Apple has acquired the autonomous vehicle startup Drive.ai, confirming the tech giant is still interested in self-driving car software. It hasn’t been confirmed how much the startup sold for, but Drive.ai has been valued at $200 million and raised approximately $80 million in four years from backers such as New Enterprise Associates and GGV Capital.
Autonomous vehicle startups have been on the rise in recent years as companies become more competitive to create the first autonomous vehicle that’s safe and operational. Safety, of course, remains paramount. Auto accidents happen all over the country at an alarming rate. There were 738 total motor vehicle traffic fatalities in 2017 in tire-related crashes. Pop-up shops alone are currently valued at $50 billion. But on June 12, Drive.ai filed a notice with the state of California’s Employment Development Department saying it planned to close its business.
The self-driving car startup said it planned to cease all operations and lay off 90 employees. Drive.ai general counsel Thomas Yih said the layoffs were due to events beyond the company’s control or current knowledge.
However, dozens of Drive.ai engineers have been hired by Apple prior to the company’s acquisition. Apple also purchased the startup’s cars and other assets. These new purchases and hiring decisions may be a part of Apple’s restructuring, as Apple cut over 200 employees from its autonomous vehicle project in January. It may also be an attempt to provide better customer service. American businesses lose almost $62 billion annually as a result of poor customer service.
“We have an incredibly talented team working on autonomous systems and associated technologies at Apple,” said an Apple spokesperson about the layoffs. “As the team focuses their work on several key areas for 2019, some groups are being moved to projects in other parts of the company, where they will support machine learning and other initiatives, across all of Apple.”
“We continue to believe there is a huge opportunity with autonomous systems, that Apple has unique capabilities to contribute, and that this is the most ambitious machine learning project ever,” the spokesperson said.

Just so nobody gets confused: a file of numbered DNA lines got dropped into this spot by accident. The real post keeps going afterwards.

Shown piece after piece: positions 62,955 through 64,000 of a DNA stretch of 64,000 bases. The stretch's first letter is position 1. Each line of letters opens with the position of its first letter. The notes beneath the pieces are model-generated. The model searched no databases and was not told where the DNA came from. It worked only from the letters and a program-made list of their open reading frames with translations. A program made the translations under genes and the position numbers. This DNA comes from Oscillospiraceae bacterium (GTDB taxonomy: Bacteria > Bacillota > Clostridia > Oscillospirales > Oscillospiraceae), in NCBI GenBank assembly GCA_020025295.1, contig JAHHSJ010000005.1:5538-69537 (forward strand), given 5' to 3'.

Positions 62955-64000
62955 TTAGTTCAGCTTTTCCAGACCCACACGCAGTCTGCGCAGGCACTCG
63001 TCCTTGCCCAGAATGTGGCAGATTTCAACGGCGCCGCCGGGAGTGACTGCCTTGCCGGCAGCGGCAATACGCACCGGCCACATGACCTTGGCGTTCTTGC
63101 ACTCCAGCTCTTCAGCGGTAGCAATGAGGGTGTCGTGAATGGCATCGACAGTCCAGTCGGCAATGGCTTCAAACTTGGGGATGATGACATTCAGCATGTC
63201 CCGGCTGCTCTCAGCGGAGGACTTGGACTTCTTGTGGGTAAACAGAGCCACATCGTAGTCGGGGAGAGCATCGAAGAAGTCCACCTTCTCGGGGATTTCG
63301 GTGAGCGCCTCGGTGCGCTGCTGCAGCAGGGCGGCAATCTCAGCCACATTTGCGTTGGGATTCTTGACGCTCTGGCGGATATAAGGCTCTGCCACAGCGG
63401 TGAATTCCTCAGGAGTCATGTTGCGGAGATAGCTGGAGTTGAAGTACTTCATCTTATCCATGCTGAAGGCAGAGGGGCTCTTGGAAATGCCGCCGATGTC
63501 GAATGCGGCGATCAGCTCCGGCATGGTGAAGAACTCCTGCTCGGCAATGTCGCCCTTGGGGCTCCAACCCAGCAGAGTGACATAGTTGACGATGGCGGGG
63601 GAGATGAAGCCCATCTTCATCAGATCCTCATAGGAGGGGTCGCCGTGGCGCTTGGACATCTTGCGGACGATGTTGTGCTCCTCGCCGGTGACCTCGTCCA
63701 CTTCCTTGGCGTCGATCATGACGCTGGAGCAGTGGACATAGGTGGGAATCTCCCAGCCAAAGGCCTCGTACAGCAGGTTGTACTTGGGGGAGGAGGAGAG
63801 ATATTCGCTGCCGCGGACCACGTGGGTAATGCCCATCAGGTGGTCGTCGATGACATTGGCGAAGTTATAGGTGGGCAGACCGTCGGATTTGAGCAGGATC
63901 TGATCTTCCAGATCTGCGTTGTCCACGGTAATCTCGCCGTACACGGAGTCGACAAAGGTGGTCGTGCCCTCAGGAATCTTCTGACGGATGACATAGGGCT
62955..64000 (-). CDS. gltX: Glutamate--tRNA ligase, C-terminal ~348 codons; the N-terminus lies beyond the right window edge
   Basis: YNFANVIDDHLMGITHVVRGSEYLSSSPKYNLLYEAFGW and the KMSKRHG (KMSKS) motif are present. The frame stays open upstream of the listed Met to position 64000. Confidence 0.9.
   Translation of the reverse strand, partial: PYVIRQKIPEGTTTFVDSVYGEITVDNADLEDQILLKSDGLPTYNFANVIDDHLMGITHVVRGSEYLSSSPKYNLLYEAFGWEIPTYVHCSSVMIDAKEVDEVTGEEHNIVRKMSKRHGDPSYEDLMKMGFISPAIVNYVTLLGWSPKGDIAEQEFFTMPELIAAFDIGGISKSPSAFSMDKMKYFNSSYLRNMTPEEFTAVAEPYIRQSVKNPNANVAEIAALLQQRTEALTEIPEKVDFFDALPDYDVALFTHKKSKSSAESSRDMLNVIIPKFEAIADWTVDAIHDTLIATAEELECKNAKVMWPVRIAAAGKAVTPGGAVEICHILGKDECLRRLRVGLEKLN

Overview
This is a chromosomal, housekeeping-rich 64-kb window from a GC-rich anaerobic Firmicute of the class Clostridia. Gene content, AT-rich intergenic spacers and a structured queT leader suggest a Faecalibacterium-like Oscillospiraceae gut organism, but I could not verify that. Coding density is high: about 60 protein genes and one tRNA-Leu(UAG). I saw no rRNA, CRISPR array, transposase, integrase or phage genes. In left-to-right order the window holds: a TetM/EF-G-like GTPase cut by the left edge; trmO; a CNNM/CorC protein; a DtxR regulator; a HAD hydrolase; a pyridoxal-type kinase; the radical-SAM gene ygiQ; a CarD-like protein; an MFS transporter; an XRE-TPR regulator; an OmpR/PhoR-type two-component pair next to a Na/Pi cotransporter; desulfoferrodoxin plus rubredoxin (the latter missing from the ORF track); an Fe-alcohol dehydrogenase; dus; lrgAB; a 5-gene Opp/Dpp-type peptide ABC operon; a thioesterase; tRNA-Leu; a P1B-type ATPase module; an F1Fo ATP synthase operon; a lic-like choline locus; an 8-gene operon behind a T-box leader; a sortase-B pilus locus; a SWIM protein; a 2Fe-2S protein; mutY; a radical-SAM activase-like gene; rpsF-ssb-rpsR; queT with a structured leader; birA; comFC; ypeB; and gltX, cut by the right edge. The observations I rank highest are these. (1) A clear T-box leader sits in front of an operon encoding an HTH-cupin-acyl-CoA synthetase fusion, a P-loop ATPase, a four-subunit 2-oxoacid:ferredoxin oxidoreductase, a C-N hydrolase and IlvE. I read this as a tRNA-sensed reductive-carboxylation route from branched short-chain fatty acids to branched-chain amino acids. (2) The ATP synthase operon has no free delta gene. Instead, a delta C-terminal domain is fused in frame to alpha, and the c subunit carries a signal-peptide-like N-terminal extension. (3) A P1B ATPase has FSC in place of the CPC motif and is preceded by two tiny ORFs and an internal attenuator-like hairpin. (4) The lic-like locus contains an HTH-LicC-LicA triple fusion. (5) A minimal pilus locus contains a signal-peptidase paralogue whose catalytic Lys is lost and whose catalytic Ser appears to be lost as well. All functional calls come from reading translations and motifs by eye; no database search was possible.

Apple is currently testing autonomous Lexus SUVs in California, but its vehicles still use a safety driver. And unfortunately for Apple, many companies have been slowly pulling ahead in the autonomous vehicle game including Waymo, Ford, and GM Cruise.
Other companies have been pulling away from self-driving cars due to the investors’ and drivers’ uncertainty about the products. Just last year, more than 81 million cars were produced, and while the demand for cars is still high the demand for self-driving cars isn’t so much.
Because of this, some startups have been turning to self-driving trucks rather than passenger vehicles. Compared to the 426,000 construction equipment operation jobs in the U.S., there are approximately 3.5 million truck drivers. The industry needs 60,000 more drivers to operate the country’s 500,000 refrigerated trailers.
Self-driving truck startup Starsky Robotics has been working to fill this industry need for the last three years. The startup has hauled 2,200 loads for customers with its 36 regular trucks and three autonomous trucks that are supported by test drivers.
However, the startup’s solution to the trucking industry’s problem doesn’t necessarily put it on the path to success. The stakes are just as high for self-driving truck companies as they are for self-driving cars.
“The interaction with the market, particularly in logistics, is vital,” said Reilly Brennan, the general partner at Trucks VC and the first investor in Starsky.
Brennan says that companies who are pursuing robotaxis that haven’t built or tested their consumer-facing apps risk the same issues. “They need to have a business on day one,” said Brennan, not on day 720.”
Drive.ai had previously started operating autonomous shuttles in Arlington, Texas. Whether Apple plans to continue with the startup’s self-driving vehicles or change course to focus on its Lexus SUVs is unclear.